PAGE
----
A voyage into the annals of time unveils a study from 1977 that intimated Taurine’s capacity to alleviate severe psychiatric symptoms, from delirium to hallucinations and cognitive impairment. Meanwhile, another study unfurls its tapestry, where 22 patients undergoing alcohol withdrawal were graced with one gram of Taurine thrice daily for seven days. The outcome? A reduction in psychiatric symptoms, a poignant testament to Taurine’s potential.

The Unveiling of Mechanisms: Taurine’s Influence

The question arises: how does Taurine wield its transformative touch? The answer lies in its multifaceted role as a protector, shielding the brain from inflammation, toxins, and protein deficiencies. A pivotal inhibitory effect unfurls, curtailing the activity of the nervous system. The web of overactivity spun by psychosis finds a counterpoint in Taurine’s intervention. Overactivity of the brain and the consequent surge in dopamine levels, intimately tied to psychosis, are met with Taurine’s tempering influence.

Antioxidants and Omega-3: Allies in the Fray

As the pages of research unfold, antioxidants like N-Acetyl cysteine and vitamin C unfurl as formidable contenders in the arsenal against psychosis. The tapestry weaves a nuanced story—patients enveloped in high levels of “oxidative stress” may find solace in the embrace of these supplements. Omega-3 supplements emerge from the shadows, extending an invitation to improved brain health in young individuals contending with psychosis. Yet, the evidence wavers in their capacity to reduce psychotic symptoms, ushering in a dynamic exploration of their role.

A Call for Hope and Healing: Towards a Better Tomorrow

As we reflect on the profound implications of this research, a poignant truth emerges—a multitude of teenagers and young adults navigate the tumultuous waters of first-episode psychosis during a juncture that can mold the trajectory of their lives. Amidst the mosaic of stories, some remain untouched by the full efficacy of medication. In these instances, the research whispers a potential solution, a harmonious blend of antipsychotic medications and the complementary embrace of L-Taurine, vitamin C, and N-acetylcysteine. This alliance dances towards the promise of improved outcomes, offering a beacon of hope for patients, seeking to carve a path towards a life enlivened by quality and meaning. To doctors, both seasoned and emerging, the echoes of this research beckon, guiding their practice towards holistic care that marries tradition with innovation, offering the gift of healing and renewal.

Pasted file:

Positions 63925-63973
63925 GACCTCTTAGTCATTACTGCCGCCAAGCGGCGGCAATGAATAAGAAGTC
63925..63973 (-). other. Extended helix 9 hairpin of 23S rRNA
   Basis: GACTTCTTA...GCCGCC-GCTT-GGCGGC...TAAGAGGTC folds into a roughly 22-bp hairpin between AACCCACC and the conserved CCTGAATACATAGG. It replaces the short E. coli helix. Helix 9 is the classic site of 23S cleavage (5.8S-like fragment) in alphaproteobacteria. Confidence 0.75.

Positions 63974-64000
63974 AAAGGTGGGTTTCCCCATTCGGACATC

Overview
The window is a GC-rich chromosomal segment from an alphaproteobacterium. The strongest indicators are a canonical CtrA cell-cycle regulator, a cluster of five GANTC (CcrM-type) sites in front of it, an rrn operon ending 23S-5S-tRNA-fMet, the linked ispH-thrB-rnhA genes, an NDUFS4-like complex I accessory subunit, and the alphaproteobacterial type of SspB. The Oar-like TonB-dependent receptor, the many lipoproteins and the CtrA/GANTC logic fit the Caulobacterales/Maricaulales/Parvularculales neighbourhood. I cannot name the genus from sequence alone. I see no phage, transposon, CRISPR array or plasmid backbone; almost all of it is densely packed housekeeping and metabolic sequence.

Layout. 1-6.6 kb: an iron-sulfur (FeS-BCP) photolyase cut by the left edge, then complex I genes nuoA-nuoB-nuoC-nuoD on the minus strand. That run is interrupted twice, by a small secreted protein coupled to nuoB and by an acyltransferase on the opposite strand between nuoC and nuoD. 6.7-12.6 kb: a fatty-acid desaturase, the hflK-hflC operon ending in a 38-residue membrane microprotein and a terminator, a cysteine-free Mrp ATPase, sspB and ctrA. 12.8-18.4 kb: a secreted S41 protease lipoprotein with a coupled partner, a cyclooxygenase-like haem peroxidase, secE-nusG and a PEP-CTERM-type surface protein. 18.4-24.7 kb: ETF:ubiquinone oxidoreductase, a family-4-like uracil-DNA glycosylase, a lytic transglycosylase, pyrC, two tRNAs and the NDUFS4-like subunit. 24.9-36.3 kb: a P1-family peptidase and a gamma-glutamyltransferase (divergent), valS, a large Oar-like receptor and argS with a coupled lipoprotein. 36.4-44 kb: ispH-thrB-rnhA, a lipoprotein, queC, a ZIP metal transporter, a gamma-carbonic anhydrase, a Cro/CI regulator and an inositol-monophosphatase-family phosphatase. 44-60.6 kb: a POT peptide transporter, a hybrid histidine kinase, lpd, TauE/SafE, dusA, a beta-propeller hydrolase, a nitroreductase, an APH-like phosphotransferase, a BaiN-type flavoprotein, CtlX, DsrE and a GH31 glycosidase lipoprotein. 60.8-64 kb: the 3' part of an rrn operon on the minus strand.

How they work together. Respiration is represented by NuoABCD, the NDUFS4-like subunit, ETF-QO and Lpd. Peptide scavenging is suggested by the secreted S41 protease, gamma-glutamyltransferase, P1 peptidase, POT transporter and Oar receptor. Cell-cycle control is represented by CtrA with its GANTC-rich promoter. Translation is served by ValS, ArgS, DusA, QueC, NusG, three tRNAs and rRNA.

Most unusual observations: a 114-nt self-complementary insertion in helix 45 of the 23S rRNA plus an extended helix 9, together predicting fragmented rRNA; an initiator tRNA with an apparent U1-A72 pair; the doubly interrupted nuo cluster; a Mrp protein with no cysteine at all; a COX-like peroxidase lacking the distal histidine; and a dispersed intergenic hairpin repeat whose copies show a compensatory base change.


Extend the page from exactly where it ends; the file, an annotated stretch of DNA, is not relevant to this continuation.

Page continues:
1. Joseph Firth, Simon Rosenbaum, Philip B. Ward, Jackie Curtis, Scott B. Teasdale, Alison R. Yung, Jerome Sarris. Adjunctive nutrients in first-episode psychosis: A systematic review of efficacy, tolerability and neurobiological mechanisms. Early Intervention in Psychiatry, 2018; DOI: 10.1111/eip.12544
  1. The Conversation: What is Taurine and How Can it Improve Psychosis?

Eat Smart, Live Well, Look Great,

Dr. Meschino

Dr. James Meschino


Dr. James Meschino, DC, MS, ROHP, is an educator, author, and researcher having lectured to thousands of healthcare professionals across North America. He holds a Master’s Degree in Science with specialties in human nutrition and biology and is recognized as an expert in the field of nutrition, anti-aging, fitness, and wellness as well as the author of numerous books.